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In Print DownUnder
Australia is HOT--and we're not just talking the temperature in Sydney, where the Summer Olympic Games have just been completed. Australian culture influences the whole world with its unique charm and, not surprisingly, its independent publishing industryImagine a country so far away that it takes almost a day to arrive by plane from just about any direction; a country whose interior is so desolate that three quarters of the entire land mass is termed 'sparsely populated'....
But also imagine a place whose relentless sunshine and consistently cloudless skies sing a beauty so intoxicating that you often forget to go inside. It might surprise some that, in spite of Australia's penchant for the outdoors, the publishing industry is healthy and thriving and providing the average Australian, whomever he or she is, with the ability to venture off toting books in hand.
The 18 million people hugging these distant shores prove to be a meager 7 % of the American population. When looking at the buying and reading habits of a very small market in a very large country it's a wonder that the industry would be turning over at all. In addition to the ubiquitous presence of the larger, multinational companies such as HarperCollins Australia and RandomHouse Australia, readers here support 219 publishing companies hiring fewer than twenty people.
In a 1997-98 survey of Australian publishers conducted by the Australian Bureau of statistics, 60% of all sales were Australian books, written and published domestically. This generated A$624 million out of A$1,036 million annual sales. And although 42 of the larger companies take 70% of the overall market, independent publishing has found faithful followers and continues to flourish.
Some of these unique clans include Pluto Press specializing in politics and social issues;
Fremantle Arts Centre Press representing writers and works form the Aboriginal and Western Australian communities;
(more next page...) Currency Press (specializing in the performing arts;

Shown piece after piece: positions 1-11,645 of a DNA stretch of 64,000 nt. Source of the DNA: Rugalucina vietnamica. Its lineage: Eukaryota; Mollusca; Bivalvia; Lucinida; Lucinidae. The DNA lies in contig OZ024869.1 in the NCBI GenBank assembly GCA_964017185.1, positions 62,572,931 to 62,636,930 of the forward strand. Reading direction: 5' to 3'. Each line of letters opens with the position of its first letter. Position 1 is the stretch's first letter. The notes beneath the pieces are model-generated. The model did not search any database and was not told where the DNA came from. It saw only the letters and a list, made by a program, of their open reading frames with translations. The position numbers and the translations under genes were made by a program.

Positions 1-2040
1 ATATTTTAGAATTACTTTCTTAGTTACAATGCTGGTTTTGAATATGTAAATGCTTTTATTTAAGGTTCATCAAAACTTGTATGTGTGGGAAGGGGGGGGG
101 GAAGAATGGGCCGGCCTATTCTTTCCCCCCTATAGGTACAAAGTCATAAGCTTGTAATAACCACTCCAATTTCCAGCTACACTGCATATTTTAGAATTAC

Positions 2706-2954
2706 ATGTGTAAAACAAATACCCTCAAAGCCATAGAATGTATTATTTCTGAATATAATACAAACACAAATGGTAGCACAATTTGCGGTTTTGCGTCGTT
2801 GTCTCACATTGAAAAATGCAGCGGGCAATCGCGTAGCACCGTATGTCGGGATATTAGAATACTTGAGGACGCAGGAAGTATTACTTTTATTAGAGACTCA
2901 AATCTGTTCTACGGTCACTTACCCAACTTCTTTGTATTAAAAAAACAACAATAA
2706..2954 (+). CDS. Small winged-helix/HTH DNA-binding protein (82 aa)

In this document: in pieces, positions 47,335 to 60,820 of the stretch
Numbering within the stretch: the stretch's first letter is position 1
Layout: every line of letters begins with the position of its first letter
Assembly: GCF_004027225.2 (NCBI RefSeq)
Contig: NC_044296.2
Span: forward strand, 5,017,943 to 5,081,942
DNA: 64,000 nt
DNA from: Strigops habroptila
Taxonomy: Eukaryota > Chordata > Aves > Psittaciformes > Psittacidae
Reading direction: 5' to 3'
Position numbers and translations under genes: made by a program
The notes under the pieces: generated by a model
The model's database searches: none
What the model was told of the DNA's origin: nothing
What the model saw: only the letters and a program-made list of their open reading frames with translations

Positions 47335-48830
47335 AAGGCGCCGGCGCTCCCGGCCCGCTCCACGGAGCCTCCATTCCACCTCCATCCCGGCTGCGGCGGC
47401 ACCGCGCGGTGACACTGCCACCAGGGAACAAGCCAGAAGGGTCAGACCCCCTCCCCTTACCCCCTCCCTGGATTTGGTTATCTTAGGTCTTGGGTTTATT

Fremantle Arts Centre Press, representing writers and works form the Aboriginal and Western Australian communities;
Sybylla Press a publishing house dedicated to feminist titles;
and let's not forget the impressive contribution made to the world about the world, Lonely Planet which remains today an independent publishing phenomenon. The company is now established on several continents yet its hub remains faithfully in Melbourne with its original visionaries at its helm.
While at the Olympic Games in Sydney, visit Collins Booksellers' flagship bookstore in the new BROADWAY SHOPPING CENTRE, located within the historic former Grace Bros. retail store.
Books about Australia
Along with Olympic fever has come a burst of titles flying off the shelves intended to bring the world closer to Australia and Australians closer to their foibles. Some of these titles below will give you a taste and a feel of how life got started down here almost two hundred years ago and how it has fared ever since: Robert Hughes: A Fatal Shore A nostalgic look at the famous art critic's mother country. With depth and honesty and a touching regard for the land he left almost thirty years ago, Hughes travels to discover a multicultural gem of a place and delights in talking to a myriad of settlers who now call Australia their home.
Mandy Sayer and Louis Nowra : In the Gutter Looking at the Stars: A Literary Adventure Through Kings Cross.
Mandy Sayer, with her attachment to what is regarded as Sydney's seediest neighborhood, tours the streets and writings of a generation of literary talent who have considered Kings Cross their inspirational home.
Eric Stiller: Keep Australia on Your Left: Two Blokes, a Kayak, and a Bloody Big Country. An adventure story of a native New Yorker and canoeing fanatic who takes on a novice sportsman and a continent for more adventures than they ever expected.
John Birmingham: Leviathan, The Unauthorised Biography of Sydney.
The grisly side of the city's origin, its underground secret history and stories of crime and macabre acts. A suspenseful approach from a writer with a truly unique voice.
Author Stephani Stephens is a freelance writer, web producer, and former teacher who came to Sydney for a holiday three years ago and never left.